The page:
Passover ends on Sunday night, and I want to write one last time about the thinking it provokes. In the exodus story, Pharaoh’s power-mad distortion is such that he persists in refusing to free the slaves, even after his own advisors warn him that his policies are resulting in Egypt’s destruction. My friend Arthur Waskow has been working for some time on the differing ways Pharaoh arises in each generation, and lately, he has argued persuasively that one of the manifestations of Pharaonic power in our time is Big Oil and its supporters. For instance, read his essay Plague 7: Global Scorching & Pharaoh’s Advisers.
This year, the analogy seems particularly important because alarm is gathering about what has come to be called “Peak Oil,” the moment at which geologic oil reserves peak, so that it becomes increasingly difficult, expensive and unrewarding to get the stuff out of the ground. No one can say precisely when the peak is reached in a given oil region until after it has happened. Here in the U.S. for instance, oil companies scoffed at predictions that domestic fields would peak in the 70s, citing record-breaking production levels as that decade dawned; but as it happened, those record years signalled arrival at the peak, which is why we must today look to the Mideast to fuel our oil-guzzling society. So no one knows exactly when global oil will peak, but there is surprisingly little disagreement that the peak is coming soon, and it will be felt nowhere more than in the United States, the world’s most oil-addicted society.
A dear friend gave me a film to watch that explains all this in clear and accessible terms: how our addiction to oil was cultivated by the people who profit from it; how it has continued despite all warnings that it cannot be sustained; and how dwindling oil supplies could wreak havoc with the way of life to which we have become accustomed. “The End of Suburbia,” a prize-winning Canadian documentary directed by Gregory Greene, is well worth watching. The film and the writers and scientists featured in it are generating a tremendous amount of interest and concern about an issue that is barely being covered in the mainstream press, despite its urgent importance. At the film’s Web site, you can buy a home video or DVD, link to activist groups, and learn more about how to raise awareness and respond to this crisis.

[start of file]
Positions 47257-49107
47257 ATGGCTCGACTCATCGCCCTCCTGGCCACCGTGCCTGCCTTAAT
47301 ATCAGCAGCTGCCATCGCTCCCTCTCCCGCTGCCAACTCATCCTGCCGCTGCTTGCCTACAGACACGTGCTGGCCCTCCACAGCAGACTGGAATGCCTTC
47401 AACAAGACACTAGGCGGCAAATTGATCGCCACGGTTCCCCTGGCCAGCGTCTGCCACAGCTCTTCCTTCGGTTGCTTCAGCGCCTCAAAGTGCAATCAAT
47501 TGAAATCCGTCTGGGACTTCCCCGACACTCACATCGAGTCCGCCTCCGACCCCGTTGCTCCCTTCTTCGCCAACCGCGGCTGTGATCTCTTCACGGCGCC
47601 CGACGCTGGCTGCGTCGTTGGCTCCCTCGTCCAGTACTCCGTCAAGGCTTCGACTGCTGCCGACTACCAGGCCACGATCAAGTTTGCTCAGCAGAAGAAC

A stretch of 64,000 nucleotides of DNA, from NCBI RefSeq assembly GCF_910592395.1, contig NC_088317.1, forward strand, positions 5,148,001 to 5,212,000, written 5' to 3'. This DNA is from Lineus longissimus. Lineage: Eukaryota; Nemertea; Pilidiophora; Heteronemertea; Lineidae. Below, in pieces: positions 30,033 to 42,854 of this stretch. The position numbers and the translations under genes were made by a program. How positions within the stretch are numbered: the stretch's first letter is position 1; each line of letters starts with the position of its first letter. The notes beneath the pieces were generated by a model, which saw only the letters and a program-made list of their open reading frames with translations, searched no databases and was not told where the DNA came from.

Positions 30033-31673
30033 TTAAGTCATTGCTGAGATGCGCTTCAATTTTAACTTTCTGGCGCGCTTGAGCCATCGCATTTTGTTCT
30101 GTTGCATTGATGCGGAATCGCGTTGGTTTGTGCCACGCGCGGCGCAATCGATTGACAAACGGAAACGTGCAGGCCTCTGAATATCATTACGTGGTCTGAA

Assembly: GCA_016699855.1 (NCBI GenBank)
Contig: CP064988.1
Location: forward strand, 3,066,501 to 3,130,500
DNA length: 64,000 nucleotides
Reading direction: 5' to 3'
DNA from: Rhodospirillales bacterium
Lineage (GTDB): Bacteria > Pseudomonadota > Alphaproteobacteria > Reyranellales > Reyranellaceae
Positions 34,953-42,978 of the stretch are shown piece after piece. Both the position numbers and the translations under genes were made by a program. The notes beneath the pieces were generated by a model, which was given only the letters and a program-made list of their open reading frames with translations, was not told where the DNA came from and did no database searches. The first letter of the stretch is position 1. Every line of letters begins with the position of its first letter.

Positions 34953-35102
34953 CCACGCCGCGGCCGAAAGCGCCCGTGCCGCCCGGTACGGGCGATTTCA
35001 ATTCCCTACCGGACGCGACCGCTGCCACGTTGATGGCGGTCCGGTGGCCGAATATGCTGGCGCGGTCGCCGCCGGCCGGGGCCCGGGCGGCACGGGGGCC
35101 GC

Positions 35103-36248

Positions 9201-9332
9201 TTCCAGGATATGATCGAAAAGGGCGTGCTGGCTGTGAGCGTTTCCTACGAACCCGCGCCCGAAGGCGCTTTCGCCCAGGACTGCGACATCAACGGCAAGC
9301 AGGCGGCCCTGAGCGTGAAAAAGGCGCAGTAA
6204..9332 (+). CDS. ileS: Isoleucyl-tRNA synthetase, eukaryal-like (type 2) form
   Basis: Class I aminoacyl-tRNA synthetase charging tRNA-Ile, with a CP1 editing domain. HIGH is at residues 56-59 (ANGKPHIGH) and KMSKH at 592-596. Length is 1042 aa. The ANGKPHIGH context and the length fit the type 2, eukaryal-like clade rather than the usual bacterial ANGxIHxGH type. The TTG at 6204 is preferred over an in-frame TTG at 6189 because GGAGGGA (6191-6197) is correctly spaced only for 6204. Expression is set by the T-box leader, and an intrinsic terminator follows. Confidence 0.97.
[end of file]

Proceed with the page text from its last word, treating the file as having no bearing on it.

What struck me most powerfully in the film is how we allowed ourselves to be led into slavery by corporations that profited personally from oil addiction, and how thus far, we have resisted kicking the habit despite a lot of solid information and common sense argument about why we should. It seems a textbook case of internalizing the world-views of those who at bottom do not have our well-being in mind, who care only for their own greed.
The least well-documented part of the argument is the filmmakers’ certainty that alternative energy sources are too late and too little to prevent disastrous social breakdown; I would need more information and less opinion to entirely credit that prediction. (But if you’ve been reading my blog for a while, you know I’m not likely to credit predictions in general, remembering that life is full of surprises.) Even so, the filmmakers’ and their subjects’ prescriptions seem entirely sensible: face the truth, reduce gas-guzzling, reduce the need for individual oil-consuming transportation, emphasize cluster development instead of the type of suburban development that multiplies energy use, and stress local self-reliance, building cooperative systems of mutual and self-help.
My husband and I together own one car because that’s all we can afford. I’ve been dreaming about how to afford another one, avoiding all the inconvenience of scheduling and carpooling entailed in being a one-car household. But right now, I’m feeling rather grateful that Pharaoh didn’t get his hooks any further into our life, and the inconvenience seems slight. I can’t know if such small steps will prevent our experiencing a new crop of plagues before this Pharaoh relents. But any exodus must proceed one step at a time.